One More Page Books

2200 N. Westmoreland Street, Arlington, VA 22213 * 703-300-9746 * Mon-Sat: 10 am - 8 pm; Sun: noon - 5 pm

Jess Recommends (tween books)

These books rule!

I'd Tell You I Love You But Then I'd Have To Kill You by Ally Carter. Similar to Heist Society and has sequels.

What-The-Dickens by Gregory Maguire. Tells the story of tooth fairies. (skibbereen)

Luv Ya Bunches and Violet in Bloom, by Lauren Myracle. Tells the story of four tween girls mostly through chats.

Speaking of Myracle...Eleven, Twelve, Thirteen, and Thirteen plus 1 by Lauren Myracle. All a series following a girl named Winnie. For older girls.(In the footsteps of Judy Blume...)

The Outcasts of 19 Schuyler Place, by E.L Koningsburg. For 11-12 year olds, sweet and funny story about a girl at camp.

Here's a great list of Books for Strong Girls in Middle School" from Flashlight Worthy. This website has great collections of book recommendations on a diverse range of subjects, such as Creepy Houses that Must be Explored and Great Reads for Culinary Kids. Flashlight Worthy Books is the creation of Peter Steinberg and Eric Mueller, with support from other contributors. I regularly find myself checking out list after list whenever I go to this site.

Jess almost had to wait for this book because I wanted to read it, but am glad I passed along Heist Society by Ally Carter because she loved it!

"When Katarina Bishop was three, her parents took her on a trip to the Louvre…to case it...When Kat turned fifteen, she planned a con of her own—scamming her way into the best boarding school in the country...Unfortunately, leaving “the life” for a normal life proves harder than she’d expected.

Soon, Kat's friend and former co-conspirator, Hale, appears out of nowhere to bring Kat back into the world she tried so hard to escape. But he has a good reason: a powerful mobster has been robbed of his priceless art collection and wants to retrieve it...For Kat, there is only one solution: track down the paintings and steal them back...She's got two weeks, a teenage crew, and hopefully just enough talent to pull off the biggest heist in her family's history--and, with any luck, steal her life back along the way."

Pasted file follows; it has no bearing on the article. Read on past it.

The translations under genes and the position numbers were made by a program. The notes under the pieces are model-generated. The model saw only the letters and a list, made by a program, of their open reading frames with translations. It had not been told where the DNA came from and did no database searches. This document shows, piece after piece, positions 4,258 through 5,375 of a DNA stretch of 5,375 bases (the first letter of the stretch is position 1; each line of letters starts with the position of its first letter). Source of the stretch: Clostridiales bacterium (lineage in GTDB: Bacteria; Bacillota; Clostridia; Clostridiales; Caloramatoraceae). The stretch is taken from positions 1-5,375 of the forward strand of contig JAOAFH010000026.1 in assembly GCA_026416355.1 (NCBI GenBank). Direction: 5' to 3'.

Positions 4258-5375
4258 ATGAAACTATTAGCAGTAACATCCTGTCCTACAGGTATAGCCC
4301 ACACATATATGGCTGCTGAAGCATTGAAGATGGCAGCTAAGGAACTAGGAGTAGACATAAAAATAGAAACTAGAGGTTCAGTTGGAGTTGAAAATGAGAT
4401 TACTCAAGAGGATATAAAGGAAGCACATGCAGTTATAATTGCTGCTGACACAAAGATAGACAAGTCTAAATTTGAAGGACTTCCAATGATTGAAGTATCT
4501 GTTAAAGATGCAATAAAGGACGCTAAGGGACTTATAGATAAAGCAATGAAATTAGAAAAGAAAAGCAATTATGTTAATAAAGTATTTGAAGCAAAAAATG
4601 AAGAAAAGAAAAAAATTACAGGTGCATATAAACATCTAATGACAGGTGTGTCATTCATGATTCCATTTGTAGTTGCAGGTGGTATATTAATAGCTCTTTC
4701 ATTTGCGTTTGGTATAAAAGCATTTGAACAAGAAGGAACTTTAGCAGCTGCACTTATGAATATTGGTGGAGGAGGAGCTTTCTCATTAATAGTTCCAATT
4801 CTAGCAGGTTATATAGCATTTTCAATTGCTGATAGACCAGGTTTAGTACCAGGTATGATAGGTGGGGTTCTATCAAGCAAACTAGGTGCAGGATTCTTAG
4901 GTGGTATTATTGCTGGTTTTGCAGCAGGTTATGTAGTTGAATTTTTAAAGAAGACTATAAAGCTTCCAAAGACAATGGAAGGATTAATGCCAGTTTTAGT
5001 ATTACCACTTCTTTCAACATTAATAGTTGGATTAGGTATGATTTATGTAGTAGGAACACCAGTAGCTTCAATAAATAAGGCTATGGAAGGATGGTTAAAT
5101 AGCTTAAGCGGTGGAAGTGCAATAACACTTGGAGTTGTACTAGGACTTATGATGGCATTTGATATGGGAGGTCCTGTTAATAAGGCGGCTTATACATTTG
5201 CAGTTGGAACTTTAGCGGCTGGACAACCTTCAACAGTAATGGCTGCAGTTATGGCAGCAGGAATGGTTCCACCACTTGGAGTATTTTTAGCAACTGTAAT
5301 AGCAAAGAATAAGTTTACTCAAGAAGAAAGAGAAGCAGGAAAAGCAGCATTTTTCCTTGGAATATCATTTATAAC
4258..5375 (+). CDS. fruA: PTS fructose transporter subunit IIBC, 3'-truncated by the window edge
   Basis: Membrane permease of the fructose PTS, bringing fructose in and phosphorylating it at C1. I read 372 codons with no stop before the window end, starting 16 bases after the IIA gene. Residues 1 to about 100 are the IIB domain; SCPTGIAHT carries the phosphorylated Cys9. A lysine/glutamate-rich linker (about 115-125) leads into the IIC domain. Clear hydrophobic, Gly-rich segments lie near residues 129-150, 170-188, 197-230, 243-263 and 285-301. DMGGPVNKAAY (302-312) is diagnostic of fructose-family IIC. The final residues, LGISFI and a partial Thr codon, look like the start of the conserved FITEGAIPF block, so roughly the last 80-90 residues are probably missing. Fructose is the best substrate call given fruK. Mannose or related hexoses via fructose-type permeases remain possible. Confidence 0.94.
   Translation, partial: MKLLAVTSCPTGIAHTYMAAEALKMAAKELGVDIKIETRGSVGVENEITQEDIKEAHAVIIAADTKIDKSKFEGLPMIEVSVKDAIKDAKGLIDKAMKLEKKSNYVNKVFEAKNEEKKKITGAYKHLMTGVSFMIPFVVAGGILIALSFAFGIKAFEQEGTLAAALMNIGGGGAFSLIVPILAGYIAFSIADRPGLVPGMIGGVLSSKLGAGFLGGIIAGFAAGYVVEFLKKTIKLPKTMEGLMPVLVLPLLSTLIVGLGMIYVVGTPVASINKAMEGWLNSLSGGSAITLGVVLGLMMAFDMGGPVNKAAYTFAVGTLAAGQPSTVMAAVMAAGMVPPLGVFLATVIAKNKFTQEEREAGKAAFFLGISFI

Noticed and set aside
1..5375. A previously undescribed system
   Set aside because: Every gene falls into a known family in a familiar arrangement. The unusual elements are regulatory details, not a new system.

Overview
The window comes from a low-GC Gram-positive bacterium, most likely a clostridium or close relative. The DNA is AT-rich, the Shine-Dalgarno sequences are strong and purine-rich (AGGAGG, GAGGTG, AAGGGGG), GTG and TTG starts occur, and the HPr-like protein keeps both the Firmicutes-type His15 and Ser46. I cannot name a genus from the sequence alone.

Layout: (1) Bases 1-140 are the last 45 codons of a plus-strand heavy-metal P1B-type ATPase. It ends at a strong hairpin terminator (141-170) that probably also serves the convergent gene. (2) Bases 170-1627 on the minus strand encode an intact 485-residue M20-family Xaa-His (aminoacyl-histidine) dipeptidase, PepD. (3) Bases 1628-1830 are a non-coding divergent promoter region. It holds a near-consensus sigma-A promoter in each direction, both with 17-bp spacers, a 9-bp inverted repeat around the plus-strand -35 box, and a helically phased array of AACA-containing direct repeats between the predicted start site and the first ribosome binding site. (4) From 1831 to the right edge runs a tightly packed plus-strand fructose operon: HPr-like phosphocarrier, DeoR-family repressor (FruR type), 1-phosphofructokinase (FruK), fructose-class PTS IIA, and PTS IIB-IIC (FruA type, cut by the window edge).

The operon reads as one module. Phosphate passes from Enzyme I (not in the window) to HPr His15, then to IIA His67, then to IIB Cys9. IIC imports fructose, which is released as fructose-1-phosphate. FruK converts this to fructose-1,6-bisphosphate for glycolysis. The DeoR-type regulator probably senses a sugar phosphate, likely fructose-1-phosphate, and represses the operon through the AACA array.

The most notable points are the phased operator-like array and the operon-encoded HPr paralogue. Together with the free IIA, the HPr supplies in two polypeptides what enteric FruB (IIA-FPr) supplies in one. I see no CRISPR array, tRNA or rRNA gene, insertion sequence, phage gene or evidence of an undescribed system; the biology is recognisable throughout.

Jess also read If I Stay by Gayle Forman. Her take: "Sad, and inapproprite, but a good book." OK, so NOT for 11 year olds.

"In a single moment, everything changes. Seventeen-year- old Mia has no memory of the accident; she can only recall riding along the snow-wet Oregon road with her family. Then, in a blink, she finds herself watching as her own damaged body is taken from the wreck...heartachingly beautiful story about the power of family and friends, the choices we all make—and the ultimate choice Mia commands."

"A teen book that will stay with you – even if you’re not a teen."
– San Francisco Chronicle

"Heartbreaking and gorgeously written…Warning: This will definitely make you cry."
– San Jose Mercury News

"Will appeal to fans of Stephenie Meyer’s Twilight."
– USA Today

...And speaking of Twilight, Jess is enjoying the first 3 books which "rock out loud!!!!!!"

Saturday, February 27, 2010
Jess recommends (isn't that a great name for a column?)
"Read Finally and The 68 Rooms and I loved them!"

The Sixty-Eight Rooms by Marianne Malone.
"Ruthie and Jake, 12...finds an old key hidden in a corridor of the Thorne Rooms at the Art Institute of Chicago. Ruthie’s dream has been to examine the 68 miniature rooms – and her wish becomes even better when she touches the key and shrinks to mini-room size...the real adventure begins – an adventure that will affect more than just the two of them."
Fans of Chasing Vermeer, The Doll People, and From the Mixed-Up Files of Mrs. Basil E. Frankweiler will enjoy this one!

For older teens:
Finally is definitely for older girls. Also good: Just as Long as We're Together and its sequel Here's to you, Rachel Robinson by Judy Blume. DEFINITELY for teens.

From Judy Blume's website: "Rachel's a straight-A student. She practices the flute 45 minutes a day. She strives for perfection in everything she does. But she grinds her teeth at night and dreads dinnertime, now that her troublemaker older brother, Charles, has been thrown out of boarding school and is back home, acting up to get attention. It's the end of 7th grade and Rachel's friends, Stephanie and Alison are way less stressed than she is. Can they help Rachel learn to lighten up? "